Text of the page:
The 20th Annual Memorial March for Lost Children was today in Sioux City.
The march began as a protest against the number of Native American children placed in the foster care system in Woodbury County. Native American advocate, Terry Medina, spoke as the march got underway.
“Today is a kind of a sacred kind of day it’s a reminder, a memorial to pray to God that he blesses us with our children,” he says. Briar Cliff University hosted workshops Tuesday in Sioux City to reflect on the struggle of native communities with the child welfare system.
Medina was part of the workshops and says they want to help people understand and heal from the past. “Historical trauma is very, very much alive. For me, I try to, my message is, you know, we can’t change the past, but we can learn from the past,” Medina says. Manape LaMere says they also work to examine the barriers that the Native community faces, both legally and socially.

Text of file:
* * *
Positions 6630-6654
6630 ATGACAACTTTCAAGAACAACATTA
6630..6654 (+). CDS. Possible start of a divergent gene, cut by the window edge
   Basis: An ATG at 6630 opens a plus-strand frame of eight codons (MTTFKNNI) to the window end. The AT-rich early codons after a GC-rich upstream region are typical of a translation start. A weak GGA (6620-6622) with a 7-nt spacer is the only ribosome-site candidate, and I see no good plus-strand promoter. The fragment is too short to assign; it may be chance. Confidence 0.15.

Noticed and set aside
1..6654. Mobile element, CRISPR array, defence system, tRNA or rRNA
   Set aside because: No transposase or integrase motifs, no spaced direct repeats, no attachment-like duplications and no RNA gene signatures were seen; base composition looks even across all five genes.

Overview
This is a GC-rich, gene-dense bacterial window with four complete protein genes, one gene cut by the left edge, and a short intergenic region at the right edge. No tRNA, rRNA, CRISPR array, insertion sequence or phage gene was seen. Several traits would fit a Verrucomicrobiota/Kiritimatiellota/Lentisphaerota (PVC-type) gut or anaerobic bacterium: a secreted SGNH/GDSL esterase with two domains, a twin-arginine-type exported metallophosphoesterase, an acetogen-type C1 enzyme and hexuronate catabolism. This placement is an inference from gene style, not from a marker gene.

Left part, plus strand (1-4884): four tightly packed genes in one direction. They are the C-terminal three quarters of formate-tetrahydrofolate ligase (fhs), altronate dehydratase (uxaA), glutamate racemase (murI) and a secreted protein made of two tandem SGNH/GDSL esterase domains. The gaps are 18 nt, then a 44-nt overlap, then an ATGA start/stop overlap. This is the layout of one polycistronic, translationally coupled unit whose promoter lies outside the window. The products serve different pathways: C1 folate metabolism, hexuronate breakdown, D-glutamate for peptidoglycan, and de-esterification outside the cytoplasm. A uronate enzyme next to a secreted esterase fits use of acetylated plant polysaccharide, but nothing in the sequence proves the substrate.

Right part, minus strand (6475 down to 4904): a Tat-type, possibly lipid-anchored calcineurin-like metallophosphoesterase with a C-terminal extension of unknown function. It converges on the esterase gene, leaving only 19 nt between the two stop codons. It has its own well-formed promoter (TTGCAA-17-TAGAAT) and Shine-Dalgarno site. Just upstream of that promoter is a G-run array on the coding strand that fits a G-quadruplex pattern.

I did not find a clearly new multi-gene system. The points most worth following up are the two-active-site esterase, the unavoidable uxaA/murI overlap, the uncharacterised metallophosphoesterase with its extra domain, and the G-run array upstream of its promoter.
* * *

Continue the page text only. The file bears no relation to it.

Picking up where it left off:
“We’re also talking about solutions. How do we, what could we do around here? We challenge one another to rise to the occasion somehow.,” LaMere says. The march includes prayers along the way, and concludes with a dinner.
(By Kendall Crawford, Iowa Public Radio/Woody Gottburg, KSCJ Sioux City)